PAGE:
Anyway, I could hardly be accused of being an ultra-Montanist as any true ultra-Montanist would be appalled at the nascent Gallicanism in my statements about specifically English Catholicism and hostility to foreign forms of Catholicism.

Besides that I do not really see what you are trying to say (other than that I am stupid and/or ignorant). You merely make the ascertain that I am blindly obedient to a straw man. I assume you mean the Pope. In this you are wrong. I am no friend of papal authority. The overemphasis on this over the last 150 years or so is, in my opinion, largely what landed us in this mess in the first place. Without Pius IX and X there could not have been a Paul VI. In fact, I believe that the 'Book of Divine Worship' is a prime example of continental papal diplomats coming in and acting in a way that ignores the history and details of the situation in a local Church.

I am happy to debate with you but please offer arguments not unsubstantiated insults.

Unknown said...


Independent said...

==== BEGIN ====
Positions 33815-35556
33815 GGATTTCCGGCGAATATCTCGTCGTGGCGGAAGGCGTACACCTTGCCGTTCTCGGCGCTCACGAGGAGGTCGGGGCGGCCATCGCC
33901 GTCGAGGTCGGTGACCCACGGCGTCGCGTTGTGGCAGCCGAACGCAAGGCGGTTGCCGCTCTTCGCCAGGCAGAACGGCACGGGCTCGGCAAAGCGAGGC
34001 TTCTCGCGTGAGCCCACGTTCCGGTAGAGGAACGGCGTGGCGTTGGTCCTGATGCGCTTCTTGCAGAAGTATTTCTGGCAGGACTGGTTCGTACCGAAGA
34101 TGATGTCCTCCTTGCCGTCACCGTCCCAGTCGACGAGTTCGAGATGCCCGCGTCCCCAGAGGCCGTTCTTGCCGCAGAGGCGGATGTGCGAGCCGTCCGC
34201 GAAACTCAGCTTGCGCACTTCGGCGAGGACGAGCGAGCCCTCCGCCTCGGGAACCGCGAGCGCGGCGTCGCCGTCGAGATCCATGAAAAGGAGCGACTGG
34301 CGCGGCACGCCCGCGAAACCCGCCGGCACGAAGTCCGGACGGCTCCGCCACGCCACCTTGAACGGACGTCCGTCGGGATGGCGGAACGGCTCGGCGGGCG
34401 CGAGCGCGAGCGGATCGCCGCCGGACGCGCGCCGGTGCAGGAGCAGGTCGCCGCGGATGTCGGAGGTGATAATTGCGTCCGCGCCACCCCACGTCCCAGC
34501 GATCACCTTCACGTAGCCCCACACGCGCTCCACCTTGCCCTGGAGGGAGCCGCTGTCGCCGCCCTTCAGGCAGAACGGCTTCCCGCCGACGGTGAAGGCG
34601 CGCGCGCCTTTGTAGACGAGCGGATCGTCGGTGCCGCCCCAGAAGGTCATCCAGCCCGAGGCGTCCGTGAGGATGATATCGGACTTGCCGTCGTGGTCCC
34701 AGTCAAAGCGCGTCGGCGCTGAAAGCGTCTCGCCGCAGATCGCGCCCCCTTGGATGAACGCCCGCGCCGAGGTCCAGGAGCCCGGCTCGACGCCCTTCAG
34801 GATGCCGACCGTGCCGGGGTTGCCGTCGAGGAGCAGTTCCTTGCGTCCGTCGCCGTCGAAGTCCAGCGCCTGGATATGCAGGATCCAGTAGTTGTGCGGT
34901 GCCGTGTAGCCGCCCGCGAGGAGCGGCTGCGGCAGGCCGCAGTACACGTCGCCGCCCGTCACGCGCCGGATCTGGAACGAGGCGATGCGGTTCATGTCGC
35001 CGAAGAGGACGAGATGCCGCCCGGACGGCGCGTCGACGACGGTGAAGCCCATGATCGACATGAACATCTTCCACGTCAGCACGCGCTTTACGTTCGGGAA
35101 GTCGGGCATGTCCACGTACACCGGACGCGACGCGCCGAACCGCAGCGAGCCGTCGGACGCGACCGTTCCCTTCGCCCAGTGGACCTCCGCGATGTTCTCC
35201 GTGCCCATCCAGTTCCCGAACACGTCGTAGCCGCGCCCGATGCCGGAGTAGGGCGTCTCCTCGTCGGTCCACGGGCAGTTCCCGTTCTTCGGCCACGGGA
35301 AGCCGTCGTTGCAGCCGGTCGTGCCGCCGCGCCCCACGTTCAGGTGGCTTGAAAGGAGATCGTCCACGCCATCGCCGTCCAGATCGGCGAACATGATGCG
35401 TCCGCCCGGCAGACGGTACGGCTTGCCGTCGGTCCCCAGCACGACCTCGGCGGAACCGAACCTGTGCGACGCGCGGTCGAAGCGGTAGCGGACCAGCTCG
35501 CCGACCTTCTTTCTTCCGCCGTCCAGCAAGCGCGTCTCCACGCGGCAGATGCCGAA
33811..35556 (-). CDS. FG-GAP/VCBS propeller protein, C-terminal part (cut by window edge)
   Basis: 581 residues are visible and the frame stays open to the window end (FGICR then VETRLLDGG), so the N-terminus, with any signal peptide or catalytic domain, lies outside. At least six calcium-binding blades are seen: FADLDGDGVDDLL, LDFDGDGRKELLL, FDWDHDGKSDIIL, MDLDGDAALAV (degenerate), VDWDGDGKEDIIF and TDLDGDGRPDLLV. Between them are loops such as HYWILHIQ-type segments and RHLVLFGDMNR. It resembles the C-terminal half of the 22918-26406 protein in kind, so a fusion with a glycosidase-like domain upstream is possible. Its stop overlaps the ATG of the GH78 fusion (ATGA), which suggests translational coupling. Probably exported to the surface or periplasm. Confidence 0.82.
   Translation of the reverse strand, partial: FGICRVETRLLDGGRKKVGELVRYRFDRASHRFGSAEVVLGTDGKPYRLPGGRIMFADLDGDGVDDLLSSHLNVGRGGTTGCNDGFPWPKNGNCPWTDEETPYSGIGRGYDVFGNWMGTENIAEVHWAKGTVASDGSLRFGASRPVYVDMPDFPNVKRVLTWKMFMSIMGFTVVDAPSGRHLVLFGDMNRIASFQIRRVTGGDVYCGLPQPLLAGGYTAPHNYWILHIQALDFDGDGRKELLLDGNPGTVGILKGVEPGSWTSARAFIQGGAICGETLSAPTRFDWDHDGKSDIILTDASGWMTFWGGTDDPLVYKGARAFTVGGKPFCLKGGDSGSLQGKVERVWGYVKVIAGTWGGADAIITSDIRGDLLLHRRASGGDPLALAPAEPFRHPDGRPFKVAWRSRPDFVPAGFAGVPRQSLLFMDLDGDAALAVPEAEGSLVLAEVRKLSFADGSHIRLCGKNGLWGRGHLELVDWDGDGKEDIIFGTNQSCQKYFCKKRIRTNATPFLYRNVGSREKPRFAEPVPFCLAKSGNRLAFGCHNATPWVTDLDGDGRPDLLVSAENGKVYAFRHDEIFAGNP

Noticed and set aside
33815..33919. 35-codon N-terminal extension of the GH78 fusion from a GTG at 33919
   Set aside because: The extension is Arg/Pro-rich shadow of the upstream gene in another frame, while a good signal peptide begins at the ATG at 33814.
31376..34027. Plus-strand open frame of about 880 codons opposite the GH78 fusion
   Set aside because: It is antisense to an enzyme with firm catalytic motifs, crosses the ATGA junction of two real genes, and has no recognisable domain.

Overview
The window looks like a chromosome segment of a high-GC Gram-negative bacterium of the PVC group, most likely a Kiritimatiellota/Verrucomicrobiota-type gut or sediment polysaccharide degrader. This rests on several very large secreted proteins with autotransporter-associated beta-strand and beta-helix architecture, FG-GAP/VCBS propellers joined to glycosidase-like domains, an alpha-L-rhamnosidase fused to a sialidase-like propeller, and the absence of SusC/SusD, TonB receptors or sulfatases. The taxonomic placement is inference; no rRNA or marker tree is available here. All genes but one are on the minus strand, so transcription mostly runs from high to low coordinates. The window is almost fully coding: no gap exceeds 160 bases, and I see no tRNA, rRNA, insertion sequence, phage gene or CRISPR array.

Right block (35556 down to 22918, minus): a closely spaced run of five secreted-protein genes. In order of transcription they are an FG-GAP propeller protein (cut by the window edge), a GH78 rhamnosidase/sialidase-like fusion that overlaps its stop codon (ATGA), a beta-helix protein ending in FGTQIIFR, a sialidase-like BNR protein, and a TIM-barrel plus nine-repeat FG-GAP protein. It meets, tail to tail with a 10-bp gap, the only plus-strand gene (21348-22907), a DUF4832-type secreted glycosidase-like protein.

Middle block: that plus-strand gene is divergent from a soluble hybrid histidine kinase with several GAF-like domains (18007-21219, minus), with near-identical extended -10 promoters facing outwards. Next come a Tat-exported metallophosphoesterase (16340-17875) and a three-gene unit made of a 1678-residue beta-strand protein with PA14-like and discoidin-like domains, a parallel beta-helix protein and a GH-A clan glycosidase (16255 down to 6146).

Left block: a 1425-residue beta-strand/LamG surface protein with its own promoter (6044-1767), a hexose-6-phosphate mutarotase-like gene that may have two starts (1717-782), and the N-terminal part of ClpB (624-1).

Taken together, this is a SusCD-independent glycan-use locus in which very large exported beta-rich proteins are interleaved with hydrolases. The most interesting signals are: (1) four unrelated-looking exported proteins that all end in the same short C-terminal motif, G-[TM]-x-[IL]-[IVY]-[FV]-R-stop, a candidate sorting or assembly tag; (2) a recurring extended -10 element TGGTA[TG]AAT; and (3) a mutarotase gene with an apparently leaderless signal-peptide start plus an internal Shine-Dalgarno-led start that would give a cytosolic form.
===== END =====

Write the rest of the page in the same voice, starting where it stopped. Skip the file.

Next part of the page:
God has ever brought good out of evil, including out of the Reformation. Perhaps we might say "O felix culpa". I would suggest that Christian peruse Fr Aidan Nichols' "Hind and the Panther" for an appreciation of what Anglicanism could bring to the Catholic Church. There is a whole corpus of hymnody, poetry, architecture, scholarship, devotion and liturgy which it could bring with it. There is no reason for Catholics to fear this, though the change in the historic ways of the recusants with the advent of the 19th converts bringing with them the somewhat Italianate devotions of ultramontanism might suggest otherwise, but German catholicism has acquired much of the heritage of Luther, singing his hymns with particular gusto, and it would be a shame if the glory of Cranmer's prose were not to be adopted. The English Missal, The English Hymnal can stand comparison with any vernacular Catholic productions. Perhaps the Church should like Fr Paul of Graymoor, a great apostle of unity, take as its text "Gather up the fragments that remain that nothing be lost".